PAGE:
More information to come on this large conservation project.  Many woodrats have been captured to date, and hopefully many more will be captured this fall to obtain the best genetic data possible.  The Edge of Appalachia Preserve and surrounding properties are the last stronghold of this animal in Ohio and we would like to thank ODOW, their biologists, assistants on this endeavor to better understand the Allegheny woodrat and hopefully save it from extirpation.

Enjoy these short videos of the releasing of the woodrats.  If you turn up the volume on the first video, you might hear the thumping sound this female woodrat is making with her feet to scare us away.  If you watch carefully, she continuously and quickly thumps her feet.

Posted by Mark Zloba

Monday, August 28, 2017

Alien invasion?

This is the week of the 2017 solar eclipse, and I have been staring up into the sky, a lot. With all the celestial commentating the past week, I have been thinking more about life in outer space, and the possibilities of that life reaching earth.  What does this have to do with the preserve??  Well, we find many things on the preserve that remind me of, and I cannot say 100% did not come from outer space.  ManySci-fi movies eerily portray alien creatures that look very similar to things we find creeping around the preserve.  Here are a few videos from our lab (turning up your volume might make this theory more convincible)  that star creatures that could possibly be from another world......I'm just saying.

"They" say this is a mantidfly, Climaciella brunnea, a paper wasp mimic that has an alien head and preying mantis arms.  It mimics paper wasps because they lay their eggs on wasp larva in the nests.  I'm pretty sure I've seen this creature in a black and white sci-fi movie when I was 10.

Maybe the comedians of SNL weren't joking when they portrayed aliens as coneheads.  There are coneheads (katydids) out right now at night buzzing in fields.  This Neoconocephalus retusus is Awfully alien-like I'd say.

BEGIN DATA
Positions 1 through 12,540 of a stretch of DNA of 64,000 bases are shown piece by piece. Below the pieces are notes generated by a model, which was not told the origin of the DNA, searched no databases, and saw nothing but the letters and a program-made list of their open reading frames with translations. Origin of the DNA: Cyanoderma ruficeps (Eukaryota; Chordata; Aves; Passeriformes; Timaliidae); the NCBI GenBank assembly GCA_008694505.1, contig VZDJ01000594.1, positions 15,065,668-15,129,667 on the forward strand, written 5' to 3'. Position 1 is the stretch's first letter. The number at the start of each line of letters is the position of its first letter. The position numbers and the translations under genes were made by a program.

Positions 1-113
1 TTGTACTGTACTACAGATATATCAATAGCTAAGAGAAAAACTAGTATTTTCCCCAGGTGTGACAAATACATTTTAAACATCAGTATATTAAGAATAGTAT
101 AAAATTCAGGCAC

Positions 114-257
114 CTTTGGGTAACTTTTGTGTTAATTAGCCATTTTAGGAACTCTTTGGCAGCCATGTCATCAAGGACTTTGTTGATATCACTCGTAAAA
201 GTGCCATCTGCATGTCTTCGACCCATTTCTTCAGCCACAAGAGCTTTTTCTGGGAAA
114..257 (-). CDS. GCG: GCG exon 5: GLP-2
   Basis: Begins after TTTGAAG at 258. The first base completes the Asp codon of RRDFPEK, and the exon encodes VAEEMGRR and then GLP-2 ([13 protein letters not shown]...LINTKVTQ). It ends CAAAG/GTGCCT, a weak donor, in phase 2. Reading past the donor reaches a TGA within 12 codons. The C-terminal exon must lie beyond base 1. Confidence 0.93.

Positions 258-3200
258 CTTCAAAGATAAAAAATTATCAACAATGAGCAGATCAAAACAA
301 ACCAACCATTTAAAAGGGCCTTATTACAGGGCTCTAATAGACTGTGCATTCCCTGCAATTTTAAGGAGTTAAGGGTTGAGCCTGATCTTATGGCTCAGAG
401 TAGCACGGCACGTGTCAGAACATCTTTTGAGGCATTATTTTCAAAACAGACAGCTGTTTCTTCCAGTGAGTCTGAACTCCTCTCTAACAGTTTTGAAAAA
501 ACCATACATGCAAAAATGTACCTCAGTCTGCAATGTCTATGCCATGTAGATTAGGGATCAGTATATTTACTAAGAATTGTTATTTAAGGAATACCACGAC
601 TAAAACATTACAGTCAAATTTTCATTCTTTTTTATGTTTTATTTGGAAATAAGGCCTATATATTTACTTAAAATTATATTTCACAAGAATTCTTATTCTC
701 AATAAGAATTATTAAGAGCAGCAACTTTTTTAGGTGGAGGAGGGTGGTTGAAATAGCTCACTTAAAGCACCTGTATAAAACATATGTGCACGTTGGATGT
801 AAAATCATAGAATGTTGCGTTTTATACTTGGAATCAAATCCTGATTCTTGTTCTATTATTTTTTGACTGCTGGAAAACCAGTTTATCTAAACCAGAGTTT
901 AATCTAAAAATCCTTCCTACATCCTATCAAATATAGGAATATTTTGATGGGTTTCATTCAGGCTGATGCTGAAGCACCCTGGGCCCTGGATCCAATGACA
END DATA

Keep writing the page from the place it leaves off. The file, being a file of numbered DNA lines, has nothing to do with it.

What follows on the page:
This video of a hairy slitmouth snail, Stenotrema hirsutum, looks like a creature emerging from a rock on the dark side of the moon.

Are these clam shrimps (Cyzicus sp.?) found in a tire rut, or what alien eggs look like?  I'm not sure.  The eggs of clam shrimps can lay dormant withstanding drought, freeze and pressure for several years.  Sounds astronomical to me.

Very tribble-like (if you watched Star Trek from the 1960's), this moth caterpillar seems to have a protective fuzzy covering.  A stellar coincidence that Hollywood would know this??

On earth we call these black fly larva, Simuliidae, but to me this video looks like some sort of transedental communication occurrence.

This extraterrestrial looking caterpillar is known as the monkey slug, Phoebtron pithecium.  Its slug-like movement and stinging hairs remind me of a creature that would have chased astronauts in the old show Space Patrol.  Discalimer:  Unlike the television shows from the 1950's,  this video may contain language unsuitable for younger viewers.  Not meant to offend, but intended to illustrate the supernatural affect these creatures have on folks!

To me, the similarities are uncanny.  But when I was younger my mother always said I should be an astronaut, or astronomer..... or maybe she just said I was taking up space.....I can't remember.  Either way, this unknown, ethereal world we live in already contains sci-fi creatures waiting to be explored.